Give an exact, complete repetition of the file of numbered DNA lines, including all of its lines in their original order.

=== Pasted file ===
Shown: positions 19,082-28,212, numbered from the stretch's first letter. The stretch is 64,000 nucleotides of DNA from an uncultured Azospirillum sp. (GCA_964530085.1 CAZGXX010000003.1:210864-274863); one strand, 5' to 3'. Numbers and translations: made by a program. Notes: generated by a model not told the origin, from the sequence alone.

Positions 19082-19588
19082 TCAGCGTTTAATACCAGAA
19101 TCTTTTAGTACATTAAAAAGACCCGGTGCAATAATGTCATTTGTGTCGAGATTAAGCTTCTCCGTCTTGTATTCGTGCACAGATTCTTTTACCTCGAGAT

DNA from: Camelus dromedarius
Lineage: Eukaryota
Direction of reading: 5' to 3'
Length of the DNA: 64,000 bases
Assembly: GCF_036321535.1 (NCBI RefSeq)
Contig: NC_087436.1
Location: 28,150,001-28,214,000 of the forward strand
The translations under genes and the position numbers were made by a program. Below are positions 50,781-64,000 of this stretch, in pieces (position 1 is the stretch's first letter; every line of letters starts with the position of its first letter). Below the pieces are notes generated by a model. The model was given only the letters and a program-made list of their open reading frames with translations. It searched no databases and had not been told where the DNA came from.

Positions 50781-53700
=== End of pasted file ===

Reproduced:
Shown: positions 19,082-28,212, numbered from the stretch's first letter. The stretch is 64,000 nucleotides of DNA from an uncultured Azospirillum sp. (GCA_964530085.1 CAZGXX010000003.1:210864-274863); one strand, 5' to 3'. Numbers and translations: made by a program. Notes: generated by a model not told the origin, from the sequence alone.

Positions 19082-19588
19082 TCAGCGTTTAATACCAGAA
19101 TCTTTTAGTACATTAAAAAGACCCGGTGCAATAATGTCATTTGTGTCGAGATTAAGCTTCTCCGTCTTGTATTCGTGCACAGATTCTTTTACCTCGAGAT

DNA from: Camelus dromedarius
Lineage: Eukaryota
Direction of reading: 5' to 3'
Length of the DNA: 64,000 bases
Assembly: GCF_036321535.1 (NCBI RefSeq)
Contig: NC_087436.1
Location: 28,150,001-28,214,000 of the forward strand
The translations under genes and the position numbers were made by a program. Below are positions 50,781-64,000 of this stretch, in pieces (position 1 is the stretch's first letter; every line of letters starts with the position of its first letter). Below the pieces are notes generated by a model. The model was given only the letters and a program-made list of their open reading frames with translations. It searched no databases and had not been told where the DNA came from.

Positions 50781-53700